Today (September 9) is the 94th birthday of Warwick Estevam Kerr, the man who made the Killer Bees. Just like his bees, Kerr comes from hot, tropical Brazil. And just like his bees, Dr Kerr has been much maligned and … Continue reading
A gentleman at our bee meeting posed a challenging question a couple of weeks ago: “What should I do with a weak hive? I think it might be queenless.” Well, it depends, of course. I’m continuing with the series of … Continue reading
I have a vegan acquaintance. He is a mild, considerate, and generally pleasant young man. He thinks that beekeeping is cruel and inhumane. He tells me that honey-eating encourages theft and the abuse, imprisonment and exploitation of insects. “Tell me … Continue reading
Today is the anniversary of the birth of one of my beekeeper-heroes, Professor Richard Taylor. He was an early champion of the round comb honey system, a commercial beekeeper with just 300 hives, and he was a philosopher who wrote … Continue reading
Australia is having a food fight. Well, a honey fight, actually, and there are lessons aplenty to be found in it. First off, a Save the Bees gentleman, Simon Mulvany, of Melbourne, launched a name-calling campaign against Australian honey packer … Continue reading
Let’s see if I write as much in 2017 as I did in 2016. 141 posts would be fun to match, but I have no writing schedule, I just add to it when I have a spare hour or two. I hope you’ll drop by occasionally and see what’s new in bees. If you have a story you’d like told here, drop me a line and I’ll consider it. Meanwhile, I hope that you’ll have a healthy, happy, prosperous new year!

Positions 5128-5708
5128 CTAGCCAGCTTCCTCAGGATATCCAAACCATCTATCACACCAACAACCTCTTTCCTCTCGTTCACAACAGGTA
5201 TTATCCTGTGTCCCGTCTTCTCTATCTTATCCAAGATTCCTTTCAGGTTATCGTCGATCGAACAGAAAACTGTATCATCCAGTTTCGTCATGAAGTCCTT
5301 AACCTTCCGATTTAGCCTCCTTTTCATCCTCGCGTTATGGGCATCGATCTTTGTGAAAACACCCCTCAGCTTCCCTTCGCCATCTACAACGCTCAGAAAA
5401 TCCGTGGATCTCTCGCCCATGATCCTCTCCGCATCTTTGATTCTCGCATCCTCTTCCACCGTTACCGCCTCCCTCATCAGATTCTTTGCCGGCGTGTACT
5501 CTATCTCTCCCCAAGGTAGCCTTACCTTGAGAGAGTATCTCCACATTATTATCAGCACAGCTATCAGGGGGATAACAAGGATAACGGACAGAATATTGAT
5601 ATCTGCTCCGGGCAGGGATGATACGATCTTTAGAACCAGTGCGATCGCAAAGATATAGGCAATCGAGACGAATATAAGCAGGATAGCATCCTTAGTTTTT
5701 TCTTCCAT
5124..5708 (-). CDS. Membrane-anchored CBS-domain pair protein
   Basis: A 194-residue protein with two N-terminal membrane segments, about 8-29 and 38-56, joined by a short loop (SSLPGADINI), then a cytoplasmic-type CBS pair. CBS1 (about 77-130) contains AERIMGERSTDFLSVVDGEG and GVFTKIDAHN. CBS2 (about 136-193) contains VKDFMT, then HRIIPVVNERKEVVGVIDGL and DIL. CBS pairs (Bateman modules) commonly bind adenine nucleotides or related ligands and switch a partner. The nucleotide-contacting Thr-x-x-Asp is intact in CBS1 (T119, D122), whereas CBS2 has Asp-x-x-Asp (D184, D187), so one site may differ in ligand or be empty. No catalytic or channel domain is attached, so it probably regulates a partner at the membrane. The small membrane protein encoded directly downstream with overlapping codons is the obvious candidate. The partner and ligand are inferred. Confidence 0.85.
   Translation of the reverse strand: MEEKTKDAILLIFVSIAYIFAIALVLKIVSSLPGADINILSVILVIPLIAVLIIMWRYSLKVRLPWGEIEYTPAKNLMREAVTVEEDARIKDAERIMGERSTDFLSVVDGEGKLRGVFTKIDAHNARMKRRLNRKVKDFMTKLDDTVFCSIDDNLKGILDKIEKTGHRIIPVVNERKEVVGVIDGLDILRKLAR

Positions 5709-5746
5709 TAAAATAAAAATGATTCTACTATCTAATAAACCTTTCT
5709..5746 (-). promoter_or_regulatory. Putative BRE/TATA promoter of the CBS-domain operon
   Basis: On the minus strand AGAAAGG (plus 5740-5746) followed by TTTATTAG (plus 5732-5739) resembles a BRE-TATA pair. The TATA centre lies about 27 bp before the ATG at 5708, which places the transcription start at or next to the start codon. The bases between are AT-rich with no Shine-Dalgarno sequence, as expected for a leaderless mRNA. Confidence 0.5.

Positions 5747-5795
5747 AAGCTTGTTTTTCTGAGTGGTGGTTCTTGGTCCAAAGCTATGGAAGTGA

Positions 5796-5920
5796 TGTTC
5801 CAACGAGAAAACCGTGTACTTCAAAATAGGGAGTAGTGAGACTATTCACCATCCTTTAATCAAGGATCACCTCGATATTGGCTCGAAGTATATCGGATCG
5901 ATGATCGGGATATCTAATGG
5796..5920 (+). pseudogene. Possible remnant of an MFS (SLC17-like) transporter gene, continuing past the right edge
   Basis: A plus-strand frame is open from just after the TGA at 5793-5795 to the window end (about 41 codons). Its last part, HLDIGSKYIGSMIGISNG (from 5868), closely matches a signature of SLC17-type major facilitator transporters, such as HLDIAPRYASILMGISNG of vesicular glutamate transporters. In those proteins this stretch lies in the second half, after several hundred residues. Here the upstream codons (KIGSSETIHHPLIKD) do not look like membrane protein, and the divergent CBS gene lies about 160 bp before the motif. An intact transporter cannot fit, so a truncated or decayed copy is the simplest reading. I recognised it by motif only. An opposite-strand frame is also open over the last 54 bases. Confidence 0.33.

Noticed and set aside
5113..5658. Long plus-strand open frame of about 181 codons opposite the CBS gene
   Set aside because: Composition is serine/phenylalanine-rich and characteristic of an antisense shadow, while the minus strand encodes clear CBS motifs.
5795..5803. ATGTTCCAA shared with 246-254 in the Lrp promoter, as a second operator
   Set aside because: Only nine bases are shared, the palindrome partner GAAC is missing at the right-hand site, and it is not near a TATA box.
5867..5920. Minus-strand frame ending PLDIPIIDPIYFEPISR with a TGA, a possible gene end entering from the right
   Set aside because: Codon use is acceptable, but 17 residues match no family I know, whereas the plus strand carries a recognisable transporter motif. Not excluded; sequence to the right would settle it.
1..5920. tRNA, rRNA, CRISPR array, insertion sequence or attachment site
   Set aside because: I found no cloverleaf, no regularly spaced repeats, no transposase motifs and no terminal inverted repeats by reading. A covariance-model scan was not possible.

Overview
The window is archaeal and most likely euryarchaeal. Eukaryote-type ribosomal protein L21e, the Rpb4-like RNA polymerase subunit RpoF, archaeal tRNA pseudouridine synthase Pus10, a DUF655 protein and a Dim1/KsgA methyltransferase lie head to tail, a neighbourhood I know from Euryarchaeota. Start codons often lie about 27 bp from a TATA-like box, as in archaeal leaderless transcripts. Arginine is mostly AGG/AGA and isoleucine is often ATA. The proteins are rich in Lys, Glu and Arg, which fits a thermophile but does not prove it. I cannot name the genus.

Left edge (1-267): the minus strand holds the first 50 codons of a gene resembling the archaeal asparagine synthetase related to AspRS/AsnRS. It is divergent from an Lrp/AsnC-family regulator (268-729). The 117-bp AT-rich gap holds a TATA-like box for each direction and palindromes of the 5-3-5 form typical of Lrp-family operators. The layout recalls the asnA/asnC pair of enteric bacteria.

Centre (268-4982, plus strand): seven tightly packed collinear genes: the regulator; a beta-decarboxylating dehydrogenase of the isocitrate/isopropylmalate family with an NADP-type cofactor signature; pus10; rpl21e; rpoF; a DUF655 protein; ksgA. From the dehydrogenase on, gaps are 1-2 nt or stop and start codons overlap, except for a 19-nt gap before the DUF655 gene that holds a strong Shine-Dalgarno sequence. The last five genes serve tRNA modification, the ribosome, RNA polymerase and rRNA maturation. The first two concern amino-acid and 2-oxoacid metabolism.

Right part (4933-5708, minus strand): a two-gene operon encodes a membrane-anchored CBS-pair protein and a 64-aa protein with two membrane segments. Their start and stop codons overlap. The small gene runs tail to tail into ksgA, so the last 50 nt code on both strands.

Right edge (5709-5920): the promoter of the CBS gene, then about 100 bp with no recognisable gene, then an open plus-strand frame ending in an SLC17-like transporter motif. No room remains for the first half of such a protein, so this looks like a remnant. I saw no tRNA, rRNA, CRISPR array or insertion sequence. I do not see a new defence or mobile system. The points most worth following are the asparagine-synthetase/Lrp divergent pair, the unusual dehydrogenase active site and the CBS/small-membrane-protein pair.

To stay up to date with the latest information in the apiculture industry to can check out our beekeeping latest news. On the other hand if you are new to apiculture and would like to begin professional beekeeping now get a copy of our beekeeping for beginners ebook.
Beekeeping can be a full-time profession or a hobby that is simple. Nonetheless, more often than not, what began as a hobby would turn into a profession. But you cannot simply decide and tell yourself you will start to do beekeeping. You need to have satisfactory knowledge and comprehension on the subject that you are going to enter, before beginning on any avocation or profession. Then it is about time to indulge yourself if you really have been putting off your curiosity about beekeeping for a long time. Bee farming may not look difficult; by learning the basic beekeeping lessons, you can be got off to a great beginning.
What does a beekeeper should know?
First, you should have total interest on beekeeping to begin at the right foot. You will need to spend time taking care of your colonies of bees. You should have consented to share your dwelling space with the bees. There are potential dangers in beekeeping that can harm not only you but your family as well. If you decide to allow the bees inside your living space, then you must know gear and the supplies that you will use for beekeeping. Your focus is not just to earn money by selling honey; a good beekeeper should have a keen interest and passion in rearing bees.
An apiarist should know the right location for the beehives. If you decide to place your beehives you have to make sure beekeeping is enabled in your town. There are several areas restricted to beekeeping; you have to get permission relating to this.
Beekeepers must know whether beekeeping supplies can be found in the region where the beehives are situated. When you have to visit a nearby beekeeping shop you may never know; it’s best that a nearby beekeeping shop is not inaccessible.
Equipment and protective supplies may also be important for beekeepers to understand. Understand the appropriate suit to pick to keep you from any possible danger in beekeeping.
If you are not able to harvest honey from your bees all the efforts that are beekeeping would be ineffective. A beekeeper should know the procedures in collecting the honey in the comb; beeswax is also part of the yields in beekeeping.